Fiach O Donoghue, (11), from Courtmacsherry, is one of a group of young people, whose call for action on biodiversity loss has been heeded by the government.
One year after the inaugural Children and Young People’s Assembly on Biodiversity Loss, where a group of children and teenagers, aged between seven and sixteen, made recommendations to the government on tackling the biodiversity crisis in Ireland, the group met again recently with Minister of State Michael Noonan to discuss the progress. The minister has committed to establishing a new youth forum on biodiversity and including the voice of young people in decisions on biodiversity.
Fiach, a student at Gurraneasig National School in Kilbrittain, says his favourite key message from the recommendations that the young people made to government is the one he came up with: ‘All decisions must take biodiversity into account’. He would like to see biodiversity education made mandatory for all young people. “Children can’t connect with something they don’t know about; if kids have more chances to learn about nature and the biodiversity crisis they will want to protect our environment and consider nature when making choices and decisions.”
The aspiring marine biologist feels very passionately that children should have a say in their own future.
“It will be our lives that will be affected the most and just because we’re younger doesn’t mean we can’t come up with intelligent ideas and make good decisions,” he says. “It’s not just about biodiversity though, I think kids should be listened to on many other topics. I think we were actually listened to by the government because at the end of the assembly Minister Malcolm Noonan came to listen to our calls to actions and at the reunion this month he came to give us an update on what had been done in the last year and one of those things is creating a youth biodiversity forum, and everybody was happy to hear that.”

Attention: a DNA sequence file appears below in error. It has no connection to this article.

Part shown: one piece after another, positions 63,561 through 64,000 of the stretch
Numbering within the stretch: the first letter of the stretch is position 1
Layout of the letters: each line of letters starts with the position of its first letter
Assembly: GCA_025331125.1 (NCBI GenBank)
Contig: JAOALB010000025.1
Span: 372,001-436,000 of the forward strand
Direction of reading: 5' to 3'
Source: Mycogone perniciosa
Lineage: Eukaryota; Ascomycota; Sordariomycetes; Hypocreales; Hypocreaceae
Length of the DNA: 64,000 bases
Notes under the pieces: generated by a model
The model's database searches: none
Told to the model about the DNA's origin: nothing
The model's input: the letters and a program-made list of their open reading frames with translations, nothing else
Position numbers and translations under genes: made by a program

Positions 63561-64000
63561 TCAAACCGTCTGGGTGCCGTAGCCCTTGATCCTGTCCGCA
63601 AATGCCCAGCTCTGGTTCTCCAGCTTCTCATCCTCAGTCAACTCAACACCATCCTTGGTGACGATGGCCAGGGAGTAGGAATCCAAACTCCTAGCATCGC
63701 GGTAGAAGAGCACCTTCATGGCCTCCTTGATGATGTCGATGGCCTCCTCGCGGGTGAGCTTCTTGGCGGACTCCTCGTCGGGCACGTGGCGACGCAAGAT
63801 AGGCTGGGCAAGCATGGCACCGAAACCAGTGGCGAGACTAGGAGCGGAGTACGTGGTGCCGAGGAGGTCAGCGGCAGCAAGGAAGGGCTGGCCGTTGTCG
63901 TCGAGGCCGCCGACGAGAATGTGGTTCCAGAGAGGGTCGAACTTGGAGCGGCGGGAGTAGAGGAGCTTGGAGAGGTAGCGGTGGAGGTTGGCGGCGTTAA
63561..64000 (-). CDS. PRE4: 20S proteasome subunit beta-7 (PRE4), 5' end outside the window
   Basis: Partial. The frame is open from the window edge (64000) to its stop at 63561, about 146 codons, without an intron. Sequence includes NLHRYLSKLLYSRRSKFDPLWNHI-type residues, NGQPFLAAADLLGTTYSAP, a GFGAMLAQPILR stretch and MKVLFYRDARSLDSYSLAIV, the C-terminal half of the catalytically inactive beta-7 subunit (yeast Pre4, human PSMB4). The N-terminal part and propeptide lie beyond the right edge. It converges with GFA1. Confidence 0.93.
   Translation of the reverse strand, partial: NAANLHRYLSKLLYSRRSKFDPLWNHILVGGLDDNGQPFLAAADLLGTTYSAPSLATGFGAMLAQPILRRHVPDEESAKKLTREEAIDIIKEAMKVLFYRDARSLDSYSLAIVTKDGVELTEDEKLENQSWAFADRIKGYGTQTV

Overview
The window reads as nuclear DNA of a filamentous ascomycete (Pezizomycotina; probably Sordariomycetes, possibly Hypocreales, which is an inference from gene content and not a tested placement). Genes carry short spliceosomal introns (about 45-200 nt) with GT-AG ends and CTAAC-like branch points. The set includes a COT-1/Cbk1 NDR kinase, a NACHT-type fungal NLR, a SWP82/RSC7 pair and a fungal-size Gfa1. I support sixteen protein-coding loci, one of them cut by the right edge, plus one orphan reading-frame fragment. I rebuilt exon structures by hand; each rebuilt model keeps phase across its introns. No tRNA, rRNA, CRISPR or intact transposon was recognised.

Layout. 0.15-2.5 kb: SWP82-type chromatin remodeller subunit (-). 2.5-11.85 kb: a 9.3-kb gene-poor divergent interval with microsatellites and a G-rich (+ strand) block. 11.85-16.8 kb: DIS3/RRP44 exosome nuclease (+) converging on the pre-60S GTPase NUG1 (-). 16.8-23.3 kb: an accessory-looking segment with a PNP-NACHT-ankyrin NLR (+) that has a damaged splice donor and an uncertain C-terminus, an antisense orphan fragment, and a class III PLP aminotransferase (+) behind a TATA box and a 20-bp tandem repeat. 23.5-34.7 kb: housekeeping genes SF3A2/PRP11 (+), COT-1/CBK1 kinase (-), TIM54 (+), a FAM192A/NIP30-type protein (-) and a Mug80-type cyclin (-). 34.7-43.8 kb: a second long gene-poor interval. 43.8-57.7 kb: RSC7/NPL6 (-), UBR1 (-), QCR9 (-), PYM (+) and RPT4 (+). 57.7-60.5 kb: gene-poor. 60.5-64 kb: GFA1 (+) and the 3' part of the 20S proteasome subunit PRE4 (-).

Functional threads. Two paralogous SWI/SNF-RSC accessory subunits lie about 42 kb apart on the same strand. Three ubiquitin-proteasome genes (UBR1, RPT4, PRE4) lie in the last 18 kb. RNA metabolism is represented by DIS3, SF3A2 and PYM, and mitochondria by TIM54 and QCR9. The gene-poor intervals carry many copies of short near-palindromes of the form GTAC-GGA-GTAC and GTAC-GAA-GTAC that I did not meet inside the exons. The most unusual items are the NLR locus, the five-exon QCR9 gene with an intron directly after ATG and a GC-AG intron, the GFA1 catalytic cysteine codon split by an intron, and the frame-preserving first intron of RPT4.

One of the calls to action in the young people’s report to government was to have biodiversity education resources designed by young people and this led to the TRYBE project (Teaching Resources for Youth-informed Biodiversity Education). A team of young people from the assembly, including Fiach, worked together over the last few months to help the adult team from MaREI in UCC design education on biodiversity resources.
The resulting biodiversity activity book, which highlights a combination of activities and ways to connect with nature, will be launched during Science Week in November. It’s suitable for older national school children.
Fiach, who has always loved nature, is a member of the Irish Whale and Dolphin group and a Young Marine Biologists member. “I did seal rescue training with my mum and sometimes help out with rescuing pups that need to go to Seal Rescue Ireland.” Last year he was on the Green Schools Committee. He also loves playing GAA and Kuk sool won.
Fiach would like to see “more young people get involved in decision-making and for governments to work harder and do what is needed to protect biodiversity and our future.”
When he grows up, he wants to live in a world where nature is always considered in decisions and where people treat earth like a member of the family – a hope that was a key message from the assembly.